The second question dates back to the start of position coach Stan Drayton’s tenure at Texas and regards his consistent preference for a steady rotation at the position. Critics argue that it keeps running backs from gaining the rhythm that is ideal to produce big plays.
In a mature response to that question on Tuesday, Ingram acknowledged that Drayton’s rotation practices do come at a cost, mentioning that it’s difficult to consistently read how linebackers are fitting the run and how safeties are rotating after the snap. Both are elements of defensive strategy that tend to change throughout the game, forcing the running backs to communicate with each other between snaps and between series about what they’re seeing on the field.
Still, Drayton and the rest of the coaching staff believe that keeping the running backs fresh and reducing the chance of injury ultimately provide more benefit than the difficulties of reading a defense provide a high cost. With Yurcich using tempo more consistently this season, it only increases his belief in the need to rotate regularly.
“Everything else being equal, obviously we want to play all three — we feel that all three are capable and when they’re fresh, they’re most effective,” Yurcich said on Wednesday.
Since the tempo plays tend to be the most effective for the Horns in the running game, there’s extra incentive to ensure that the running back in that situation has the stamina available to take advantage of those opportunities.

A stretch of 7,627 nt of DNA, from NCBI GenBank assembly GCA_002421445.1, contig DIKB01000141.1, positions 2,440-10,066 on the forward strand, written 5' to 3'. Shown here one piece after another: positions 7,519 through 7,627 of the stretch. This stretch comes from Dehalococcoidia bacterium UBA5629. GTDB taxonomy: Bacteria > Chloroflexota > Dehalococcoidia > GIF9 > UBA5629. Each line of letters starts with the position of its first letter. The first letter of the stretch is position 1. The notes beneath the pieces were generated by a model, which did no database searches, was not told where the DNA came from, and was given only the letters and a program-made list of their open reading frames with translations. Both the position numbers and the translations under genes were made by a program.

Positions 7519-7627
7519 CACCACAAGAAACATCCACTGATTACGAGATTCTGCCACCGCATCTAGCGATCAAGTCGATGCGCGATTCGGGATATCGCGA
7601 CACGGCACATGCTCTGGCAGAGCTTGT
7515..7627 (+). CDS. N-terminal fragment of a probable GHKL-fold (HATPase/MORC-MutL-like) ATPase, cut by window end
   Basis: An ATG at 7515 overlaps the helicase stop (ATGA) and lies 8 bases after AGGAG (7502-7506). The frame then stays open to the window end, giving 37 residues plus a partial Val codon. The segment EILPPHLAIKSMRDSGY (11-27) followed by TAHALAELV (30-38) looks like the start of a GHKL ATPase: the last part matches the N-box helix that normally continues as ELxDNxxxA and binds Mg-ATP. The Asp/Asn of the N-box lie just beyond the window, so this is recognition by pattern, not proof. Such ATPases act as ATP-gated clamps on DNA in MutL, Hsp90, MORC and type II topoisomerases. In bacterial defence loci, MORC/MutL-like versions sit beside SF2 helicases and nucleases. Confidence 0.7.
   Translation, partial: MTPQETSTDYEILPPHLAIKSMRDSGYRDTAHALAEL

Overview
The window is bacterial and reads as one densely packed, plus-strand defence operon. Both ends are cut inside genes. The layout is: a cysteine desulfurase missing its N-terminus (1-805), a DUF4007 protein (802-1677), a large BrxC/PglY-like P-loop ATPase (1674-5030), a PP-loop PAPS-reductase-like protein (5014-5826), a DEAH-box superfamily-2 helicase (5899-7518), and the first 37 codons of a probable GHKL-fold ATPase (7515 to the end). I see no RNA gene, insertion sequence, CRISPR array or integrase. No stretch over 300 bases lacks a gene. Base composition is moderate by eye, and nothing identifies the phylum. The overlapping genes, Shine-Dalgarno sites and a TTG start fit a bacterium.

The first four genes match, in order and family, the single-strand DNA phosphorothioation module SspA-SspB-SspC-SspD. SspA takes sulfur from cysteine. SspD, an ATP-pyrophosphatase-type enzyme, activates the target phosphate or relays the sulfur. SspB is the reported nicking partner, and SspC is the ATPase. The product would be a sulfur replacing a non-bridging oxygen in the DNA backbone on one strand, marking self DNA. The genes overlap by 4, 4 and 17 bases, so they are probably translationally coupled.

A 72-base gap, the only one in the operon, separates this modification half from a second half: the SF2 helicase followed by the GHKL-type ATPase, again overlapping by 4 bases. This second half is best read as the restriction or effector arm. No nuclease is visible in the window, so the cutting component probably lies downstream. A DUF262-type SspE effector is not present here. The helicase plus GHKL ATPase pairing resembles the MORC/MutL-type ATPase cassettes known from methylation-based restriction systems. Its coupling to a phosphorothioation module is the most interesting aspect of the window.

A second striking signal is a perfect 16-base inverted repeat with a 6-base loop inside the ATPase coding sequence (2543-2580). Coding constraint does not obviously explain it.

Now the question is how quickly the offensive line can improve and how quickly the offensive staff can devise the best ways of using each running back’s unique skill sets. The Baylor game did represent a step forward overall, especially for the running backs.
“I thought we took a big step forward on Saturday against Baylor to have two running backs combined for over 100 yards,” Herman said. “I thought it was our best day yet running the football from that position, but we’ve got to be a little bit more consistent.”
The immediate challenge is to reduce costly mistakes that limit gains and put Texas behind the chains while finding some ways to create some explosive plays. Against an excellent Oklahoma State defense, that’s a difficult task on both ends, but failing in those areas means a one-dimensional offense for Yurcich, and that seems like a losing proposition in Stillwater against the nation’s No. 6 team.